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Yard Master & Research
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Discussion Starter · #1 ·
I am back with a mission.
My friend Matt gave me seven kits to assemble. They are from Oregon Rail.



I have been thinking of how to wire them. For now I will wire the leads separate and feed 6 wires through the tube. I need to test the wire for a fit first. These can be used for a lot of neat things. For now I will go with green and a red yellow to light on track direction directly.

If you have some ideas or informtion please posts.
 

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I've wired a few of these types they can be a pain.
One way to reduce the wire count is to go with a common ground or common hot, that will eliminate 2 wires. I also have wire that is as thin as a hair and has Teflon insulation. Another type if wire is for motor windings and has "paint"(name slips mind) Insulation.
 

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Yea I do the epoxy block too!
If you don't have a path up to the lights, I've use a small peice of brass pipe for the conduit to the lights.
 

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Yard Master & Research
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Discussion Starter · #5 · (Edited)
Ohhh epoxy, but not yet.


The pole is a 3/32nd brass tube and the 6 #30 wires fit.



The rest of the kit with the very little/fancy LEDs.




The 1.8 mm,3 mm, and 5 mm LEDs.

 

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Looks Excellent!
I'm working on getting my work table done today then I can get busy with some projects I've got in the works. Fred light, and crossing signal flasher circuit are first on the list.
 

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Yard Master & Research
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Discussion Starter · #9 ·
Wires

The first step is attaching the wires. I used a clip from the no hands stand but it is too large. The LED go out and landed three feet away after a good search. SO I go a smaller jewelry clip which is is about the size of the Radio Shack small banana clips. Shown is the first light completed .






 

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It takes nerves of steel for the tiny stuff! and a eagle eye when you drop something!!;)
Another trick I have found that works great is sticking the part in modeling clay to hold it, it also acts as a heat sink.:D
 

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It takes nerves of steel for the tiny stuff! and a eagle eye when you drop something!!;)
Another trick I have found that works great is sticking the part in modeling clay to hold it, it also acts as a heat sink.:D
Thats a great idea NIMT. I think I shall go buy some right now.:laugh:
but in all seriousness it is a good idea for soldering things.
 

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Yard Master & Research
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Discussion Starter · #13 ·
I lost the green LED. It must of overheated.

Next I fitted the other two in, but first I sliced the frame to help with the fit.




 

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Done put too much juice to the green one did you?:eek:
I've got a whole bag of those, that I've poofed!:D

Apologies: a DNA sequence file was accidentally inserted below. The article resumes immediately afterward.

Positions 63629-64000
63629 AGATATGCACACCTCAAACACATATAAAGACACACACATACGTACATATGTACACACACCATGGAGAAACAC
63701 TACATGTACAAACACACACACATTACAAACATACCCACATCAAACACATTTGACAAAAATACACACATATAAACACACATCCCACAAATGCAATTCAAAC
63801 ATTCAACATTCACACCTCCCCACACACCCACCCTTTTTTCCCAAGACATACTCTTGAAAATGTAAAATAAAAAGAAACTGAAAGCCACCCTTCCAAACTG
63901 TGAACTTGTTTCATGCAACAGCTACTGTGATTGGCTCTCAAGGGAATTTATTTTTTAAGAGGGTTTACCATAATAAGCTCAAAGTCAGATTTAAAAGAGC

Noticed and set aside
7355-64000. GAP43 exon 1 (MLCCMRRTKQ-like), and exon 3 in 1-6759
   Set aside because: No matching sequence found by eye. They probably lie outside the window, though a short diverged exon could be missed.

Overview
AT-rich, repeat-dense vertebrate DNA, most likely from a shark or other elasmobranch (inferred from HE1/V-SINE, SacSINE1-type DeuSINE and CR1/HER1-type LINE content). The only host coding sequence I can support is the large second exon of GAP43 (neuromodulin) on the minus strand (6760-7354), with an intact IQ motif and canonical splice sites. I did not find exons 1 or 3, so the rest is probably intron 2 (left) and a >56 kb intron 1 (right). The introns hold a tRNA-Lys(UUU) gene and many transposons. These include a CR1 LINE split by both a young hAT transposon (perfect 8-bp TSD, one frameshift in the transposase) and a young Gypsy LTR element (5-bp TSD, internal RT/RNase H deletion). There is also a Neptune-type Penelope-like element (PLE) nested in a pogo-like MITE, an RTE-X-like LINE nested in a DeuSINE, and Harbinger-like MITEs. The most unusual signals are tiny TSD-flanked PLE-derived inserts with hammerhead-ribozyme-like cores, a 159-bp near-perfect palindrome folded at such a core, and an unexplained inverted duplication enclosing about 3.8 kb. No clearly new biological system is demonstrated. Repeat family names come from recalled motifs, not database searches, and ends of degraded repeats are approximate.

What size resistors did they give you for them?
What voltage do you have them running on?
 

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Yard Master & Research
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Discussion Starter · #15 ·
It never made it pass the solder.
I use a 3 volt battery to check. The green will get a 470 and 1000 for the yelow and red ,they will run off track power.
I take may time. There are still six others left.
 

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I've had the same problem, Heat is always a problem with the little tiny buggers! One more thing that might help is too clamp your clip across the leads when you solder. I know they are a real pain in the A**! Try the clay idea I've had great luck with it.
 

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Discussion Starter · #17 · (Edited)
I did a little research on the small LEDs. They are T 3/4 or 1.8mm in size. The 1.8 mm was better for ebay searches. The companies I looked at had then for 3 bucks apiece. Ebay has assortments for 20 bucks you can get a lifetime supply of 5 colors, 100 total for 20 cents apiece. Even 14 cents. They are listed in N scale other. I noticed in general a decrease in prices for large lots in other sizes. Brighter LEDs are coming into the market so these are being discounted. You don't always want super bright ones so these are a good deal.

Aside, from the super small ones Anton has these are small.
 

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Yard Master & Research
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Discussion Starter · #18 ·
I wired up more lights, all work so far. I also discovered that some are two light kits number 114. AAfter testing I color coded the wires for polarity and color. Some progress anyway.

The little clip works fine. I place the LED in the center, clip the leads to half size. Cut a 12 inch number 30 wire and clean the lacquer with an Exacto knife against a hard surface, and solder. It's a good test for depth perception, trust me.:)
 

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Yard Master & Research
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Discussion Starter · #20 · (Edited)
It doesn't have to be N. Just go to Ebay for the lights. I was thinking of using them as marker lights on some plastic shells.

I think the LEDs came down in price. Worth a look.
 
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